Job Description for Server
A server works in a restaurant or bar, acting as the go-between from the guests at a table and the kitchen or bartender. He or she takes orders, delivers food and beverages, and helps ensure quality standards. In many establishments, the server also furnishes a bill and facilitates payment for the guests.Read More...
For most restaurants at the high end of casual service and above, servers are expected to act in a dual role as salespersons and customer service agents. They are expected to have extensive product knowledge and offer suggestions and upsells to guests while tableside, and then they must be the first line of defense to ensure the quality of food and beverage served to patrons. If the customer is dissatisfied with any aspect of their purchase, the server is the first person to take that complaint and attempt a resolution that meets or exceeds the guest’s expectations. The server must adhere to all of their restaurant's service standards and execute those standards in a cheerful manner. Servers normally also work to help ensure the cleanliness of their facility; in most cases, this involves continual cleaning to ensure their work areas are as clean as possible.
This line of work requires the employee to be constantly standing or walking, frequently for extended hours during the day. It also can be a high-pressure environment, and most servers find that organization and quick thinking are the most important job skills for this position.
Most restaurants require their servers to undergo both initial and continuing education training on product, sales, and service techniques. Restaurants in upscale service and fine dining also normally require prior serving experience in casual or chain dining environments.
Servers in the U.S. normally earn less than minimum wage as base pay (depending on the region), but do earn tipped income from guests that they may be required to share with support personnel such as bussers and food runners. Servers' work hours depend on the hours of the facility in which they work; in many cases, servers work weekends (which are the busiest times for some restaurants) and holidays.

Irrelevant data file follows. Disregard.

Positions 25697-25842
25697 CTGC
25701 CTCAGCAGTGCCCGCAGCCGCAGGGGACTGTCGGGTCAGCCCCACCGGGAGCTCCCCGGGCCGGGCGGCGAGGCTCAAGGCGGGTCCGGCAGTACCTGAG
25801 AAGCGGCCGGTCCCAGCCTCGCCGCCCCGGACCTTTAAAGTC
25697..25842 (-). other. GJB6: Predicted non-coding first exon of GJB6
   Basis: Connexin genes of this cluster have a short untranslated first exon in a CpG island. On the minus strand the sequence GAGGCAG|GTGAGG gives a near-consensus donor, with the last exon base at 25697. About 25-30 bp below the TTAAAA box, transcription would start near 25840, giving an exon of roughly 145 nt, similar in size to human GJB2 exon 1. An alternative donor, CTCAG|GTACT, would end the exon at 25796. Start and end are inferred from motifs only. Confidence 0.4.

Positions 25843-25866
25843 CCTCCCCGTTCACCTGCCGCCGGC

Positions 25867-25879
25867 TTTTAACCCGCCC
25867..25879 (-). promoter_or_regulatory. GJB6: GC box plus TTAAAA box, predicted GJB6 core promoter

- Present check for payment and provides change as needed.
- Take food and beverage orders, give food orders to kitchen and deliver orders.
- Maintain table appearance by pre-bussing, check drink levels and remove clutter.
- Keep station clean, set up and take down station tables appropriately.
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Popular Employer Salaries for Server
Well-known firms with a reputation for hiring numerous Servers include Olive Garden Restaurants, Denny's, Applebee's Neighborhood Grill and Bar, Pizza Hut, Inc., and Buffalo Wild Wings, Inc. The Cheesecake Factory, Inc. does shell out the biggest paychecks — the median in that office is $34K — but the company pay scale is greatly mixed, meaning that workers on the low end may earn only $22K while workers on the upper end may rake in up to $49K. Those in search of high salaries should also consider Chili's Grill & Bar, Outback Steakhouse, Inc., and Buffalo Wild Wings, Inc., top-paying firms where Servers rake in a decent $29K, $26K, or $25K, respectively.
With a reported median salary of only $14K, Pizza Hut, Inc. easily takes the cake for lowest-paying firm in town; earnings are less than half of the top paying employer's rate. Other low-paying employers include Waffle House, Inc. at $16K and Cracker Barrel Old Country Store at $18K, though some Servers there earn up to $36K.
Pay by Experience Level for Server
Median of all compensation (including tips, bonus, and overtime) by years of experience.
Relatively untried employees who have less than five years' experience make $20K, but folks with five to 10 years under their belts enjoy an appreciably larger median of $25K. After working for 10 to 20 years, Servers make a median salary of $28K. Survey respondents who have worked for more than 20 years actually report somewhat lower incomes of $23K.
Pay Difference by Location
For Servers, working in the bustling city of San Francisco has its advantages, including an above-average pay rate. Servers will also find cushy salaries in Seattle (+72 percent), New York (+62 percent), Los Angeles (+56 percent), and Las Vegas (+38 percent). Falling short of the national average by 12 percent, the area with the worst salaries is Tampa. Atlanta and San Antonio are a couple other places where companies are known to pay below the median — salaries are 9 percent lower and 8 percent lower, respectively.